Announcer: Live from the First State this is WHYY Delaware Tonight.
Rob: In news tonight the journey for people battling metastatic bone cancer and what steps can be taken to fight back. Teddy Efaw joins us live with the detail to tonight’s Health & Medical Checkup 10.
Ted Efaw: Thank you Rob. It seems like we have heard a lot of grim news about the treatment of the disease since Presidential candidate John Edward’s wife Elizabeth announced her cancer had returned, and some doctors say it’s not as hopeless as she might think. Dr. Richard Schmidt is with Cancer Treatment Centers of America. Dr. Schmidt, welcome to Delaware Tonight.
Dr. Richard Schmidt: Thank you very much.
Ted Efaw: I guess we ought to start off with saying you are affiliated with another regional hospital, is that all right?
Dr. Richard Schmidt: Yes, I am also Chief of Orthopedics at the Lankenau Hospital.
Ted Efaw: What is metastatic bone cancer?
Dr. Richard Schmidt: Metastatic cancer to bone is basically when a primary cancer such as lung or Mrs. Edward’s situation breast, actually spread through the bloodstream where the lymphatics, it actually deposits itself in the bones of the body, particularly the femur or spine would be classic examples.
Ted Efaw: And how prevalent is it?
Dr. Richard Schmidt: It’s prevalent. If you are looking cancer today, cancer has become the primary health concern in our nation. The incidence has past cardiac disease for instance. One in six men today get prostate cancer and one in eight women get breast cancer. So in a country of 280 million people it’s a prevalent condition.
Many of those patients who go five to seven years out from the diagnosis will develop cancer spreading to their bones.
Ted Efaw: Well, what signs, are there any signs to look for?
Dr. Richard Schmidt: Yes, typically the most common sign is pain and it’s something you don’t want to ignore. So if you have a history of cancer; history of breast cancer; lung cancer; prostate cancer; renal cancer, which are the most common forms of cancer, if you get pain in your bones and it has what’s called a nocturnal component, meaning occurring at night, not at rest, you should be at least concerned about that and have an x-ray taken.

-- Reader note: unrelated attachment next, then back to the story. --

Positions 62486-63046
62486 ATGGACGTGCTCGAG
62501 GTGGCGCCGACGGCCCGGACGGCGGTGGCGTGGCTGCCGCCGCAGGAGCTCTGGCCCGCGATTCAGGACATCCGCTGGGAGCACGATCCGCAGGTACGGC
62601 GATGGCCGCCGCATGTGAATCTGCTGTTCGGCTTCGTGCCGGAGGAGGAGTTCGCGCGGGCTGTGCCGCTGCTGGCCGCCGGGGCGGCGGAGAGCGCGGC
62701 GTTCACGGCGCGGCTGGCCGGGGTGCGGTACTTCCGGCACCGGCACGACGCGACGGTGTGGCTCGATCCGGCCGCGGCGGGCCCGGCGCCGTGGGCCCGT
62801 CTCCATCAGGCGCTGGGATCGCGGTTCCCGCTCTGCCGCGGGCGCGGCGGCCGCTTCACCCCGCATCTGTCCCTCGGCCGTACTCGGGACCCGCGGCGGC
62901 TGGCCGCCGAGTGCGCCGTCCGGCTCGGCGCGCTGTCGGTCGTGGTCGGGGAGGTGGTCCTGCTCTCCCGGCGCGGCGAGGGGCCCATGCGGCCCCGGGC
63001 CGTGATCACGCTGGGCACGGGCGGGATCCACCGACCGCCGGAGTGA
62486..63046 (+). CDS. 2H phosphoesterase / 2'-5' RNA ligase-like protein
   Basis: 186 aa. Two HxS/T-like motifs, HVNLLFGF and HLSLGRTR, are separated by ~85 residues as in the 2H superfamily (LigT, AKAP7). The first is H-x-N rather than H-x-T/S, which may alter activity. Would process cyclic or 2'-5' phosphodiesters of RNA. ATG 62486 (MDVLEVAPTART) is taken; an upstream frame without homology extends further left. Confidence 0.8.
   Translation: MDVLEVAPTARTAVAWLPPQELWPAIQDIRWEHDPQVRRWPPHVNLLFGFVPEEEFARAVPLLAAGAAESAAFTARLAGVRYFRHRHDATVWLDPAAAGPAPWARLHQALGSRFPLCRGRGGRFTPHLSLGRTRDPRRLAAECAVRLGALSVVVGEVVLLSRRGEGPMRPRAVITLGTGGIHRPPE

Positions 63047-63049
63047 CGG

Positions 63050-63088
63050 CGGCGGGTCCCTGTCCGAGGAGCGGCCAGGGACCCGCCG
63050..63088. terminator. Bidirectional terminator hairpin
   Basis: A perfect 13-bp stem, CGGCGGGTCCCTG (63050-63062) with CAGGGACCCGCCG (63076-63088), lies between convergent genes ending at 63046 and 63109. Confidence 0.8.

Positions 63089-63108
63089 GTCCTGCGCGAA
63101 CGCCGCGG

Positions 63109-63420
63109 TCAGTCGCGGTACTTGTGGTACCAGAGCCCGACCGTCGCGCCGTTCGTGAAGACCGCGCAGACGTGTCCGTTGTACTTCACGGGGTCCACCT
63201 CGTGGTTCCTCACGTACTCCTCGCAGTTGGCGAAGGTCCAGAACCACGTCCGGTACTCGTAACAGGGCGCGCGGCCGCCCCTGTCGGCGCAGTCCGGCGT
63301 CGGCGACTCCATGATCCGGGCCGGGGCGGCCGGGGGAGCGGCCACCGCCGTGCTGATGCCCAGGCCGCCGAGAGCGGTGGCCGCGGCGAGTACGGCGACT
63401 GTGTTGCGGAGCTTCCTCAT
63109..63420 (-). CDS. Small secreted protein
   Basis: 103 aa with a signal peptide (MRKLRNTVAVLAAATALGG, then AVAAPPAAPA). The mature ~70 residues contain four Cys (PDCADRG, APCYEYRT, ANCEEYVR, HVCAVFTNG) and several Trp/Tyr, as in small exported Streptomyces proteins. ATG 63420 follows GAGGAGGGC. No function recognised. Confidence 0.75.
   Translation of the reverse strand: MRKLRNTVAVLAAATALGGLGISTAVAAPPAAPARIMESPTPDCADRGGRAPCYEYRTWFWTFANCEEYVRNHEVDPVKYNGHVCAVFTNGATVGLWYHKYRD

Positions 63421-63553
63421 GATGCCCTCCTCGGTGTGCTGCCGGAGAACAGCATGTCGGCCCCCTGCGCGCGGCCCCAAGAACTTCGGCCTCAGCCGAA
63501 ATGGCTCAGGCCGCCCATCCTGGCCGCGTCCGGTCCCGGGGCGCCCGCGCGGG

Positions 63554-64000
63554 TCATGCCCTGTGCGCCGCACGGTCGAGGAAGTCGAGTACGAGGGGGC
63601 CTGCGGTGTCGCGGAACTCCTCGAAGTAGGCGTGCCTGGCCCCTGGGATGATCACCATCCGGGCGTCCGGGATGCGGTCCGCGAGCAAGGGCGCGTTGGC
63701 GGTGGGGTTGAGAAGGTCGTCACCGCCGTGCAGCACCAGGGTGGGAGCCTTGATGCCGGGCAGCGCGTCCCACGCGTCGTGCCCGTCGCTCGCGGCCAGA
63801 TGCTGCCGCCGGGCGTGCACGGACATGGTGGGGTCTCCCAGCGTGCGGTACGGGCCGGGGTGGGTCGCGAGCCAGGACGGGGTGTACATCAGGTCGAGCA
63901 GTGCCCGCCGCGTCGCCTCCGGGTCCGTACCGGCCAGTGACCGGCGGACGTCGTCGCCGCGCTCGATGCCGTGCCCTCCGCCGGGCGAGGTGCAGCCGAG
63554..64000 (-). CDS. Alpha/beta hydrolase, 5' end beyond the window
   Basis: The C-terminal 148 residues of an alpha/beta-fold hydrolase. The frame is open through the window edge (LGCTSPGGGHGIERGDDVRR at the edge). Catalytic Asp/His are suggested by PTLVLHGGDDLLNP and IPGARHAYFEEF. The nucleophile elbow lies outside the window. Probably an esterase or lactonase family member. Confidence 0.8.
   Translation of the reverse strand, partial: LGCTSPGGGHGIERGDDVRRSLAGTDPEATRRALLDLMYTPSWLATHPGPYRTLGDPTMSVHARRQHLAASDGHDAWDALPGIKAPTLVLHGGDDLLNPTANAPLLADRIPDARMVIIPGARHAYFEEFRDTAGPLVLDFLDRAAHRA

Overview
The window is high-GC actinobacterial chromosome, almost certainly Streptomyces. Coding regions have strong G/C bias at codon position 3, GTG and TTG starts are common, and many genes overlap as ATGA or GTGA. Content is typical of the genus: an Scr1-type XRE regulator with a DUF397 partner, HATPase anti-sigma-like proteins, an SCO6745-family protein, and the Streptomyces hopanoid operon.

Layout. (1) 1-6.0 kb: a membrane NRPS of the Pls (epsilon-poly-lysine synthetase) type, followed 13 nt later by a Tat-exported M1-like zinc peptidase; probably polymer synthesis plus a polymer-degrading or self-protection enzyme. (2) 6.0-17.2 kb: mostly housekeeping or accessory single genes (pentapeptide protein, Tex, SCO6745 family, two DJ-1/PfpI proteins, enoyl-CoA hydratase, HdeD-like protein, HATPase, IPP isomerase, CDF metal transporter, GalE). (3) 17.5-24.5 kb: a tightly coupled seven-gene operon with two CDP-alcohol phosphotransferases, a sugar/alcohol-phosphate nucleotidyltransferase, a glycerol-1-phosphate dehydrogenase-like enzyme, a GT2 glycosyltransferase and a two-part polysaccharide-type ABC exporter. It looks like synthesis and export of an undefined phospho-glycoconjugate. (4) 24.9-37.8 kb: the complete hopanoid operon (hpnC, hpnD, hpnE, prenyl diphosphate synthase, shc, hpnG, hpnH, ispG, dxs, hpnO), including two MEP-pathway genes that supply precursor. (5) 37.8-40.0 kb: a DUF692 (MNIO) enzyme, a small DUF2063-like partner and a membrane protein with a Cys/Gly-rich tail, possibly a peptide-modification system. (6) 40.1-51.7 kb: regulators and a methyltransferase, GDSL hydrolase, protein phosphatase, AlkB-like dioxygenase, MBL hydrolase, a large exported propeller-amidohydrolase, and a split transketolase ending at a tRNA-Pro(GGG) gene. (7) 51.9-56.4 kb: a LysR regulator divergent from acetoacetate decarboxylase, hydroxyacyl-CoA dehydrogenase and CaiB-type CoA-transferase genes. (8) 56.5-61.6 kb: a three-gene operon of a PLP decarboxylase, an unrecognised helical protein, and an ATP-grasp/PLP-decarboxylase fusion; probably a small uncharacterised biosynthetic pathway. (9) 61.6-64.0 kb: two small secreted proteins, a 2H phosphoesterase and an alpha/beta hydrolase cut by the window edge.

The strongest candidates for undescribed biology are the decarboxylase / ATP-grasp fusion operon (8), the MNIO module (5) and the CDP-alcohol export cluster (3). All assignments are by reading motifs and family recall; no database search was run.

Ted Efaw: Now this one, we heard about Mrs. Edwards, we all thought it was a death sentence but the good news is it isn’t, right?
Dr. Richard Schmidt: It is not a death sentence, and what I tell people and my patients is please put in perspective we all develop healthcare conditions and for example, diabetes – no one says to someone with diabetes that’s a death sentence and can’t be cured. It can be treated, and I have many patients with breast cancer to bone, that I have been literally treating for the last 20 years and they still do very well. So it’s an unfortunate scenario that got portrayed as a death sentence but it really should not be. It’s can be treatable with surgery and medications.
Ted Efaw: Real quickly, what advice would you give to someone though, or you mentioned what they should do but to somebody who hasn’t they are gong to be devastated, what would you say?
Dr. Richard Schmidt: Well, I would say see your doctor. If you developed disease to your bone see an orthopedic oncologist, an orthopedic surgeon who specifically specializes in treating cancers of the bone and don’t be pushed away and left with the negative image that they are going to not do well. So seek medical care.
Ted Efaw: Thank you Dr. Schmidt.
Dr. Richard Schmidt: Thank you.
Ted Efaw: In other Medical News we have…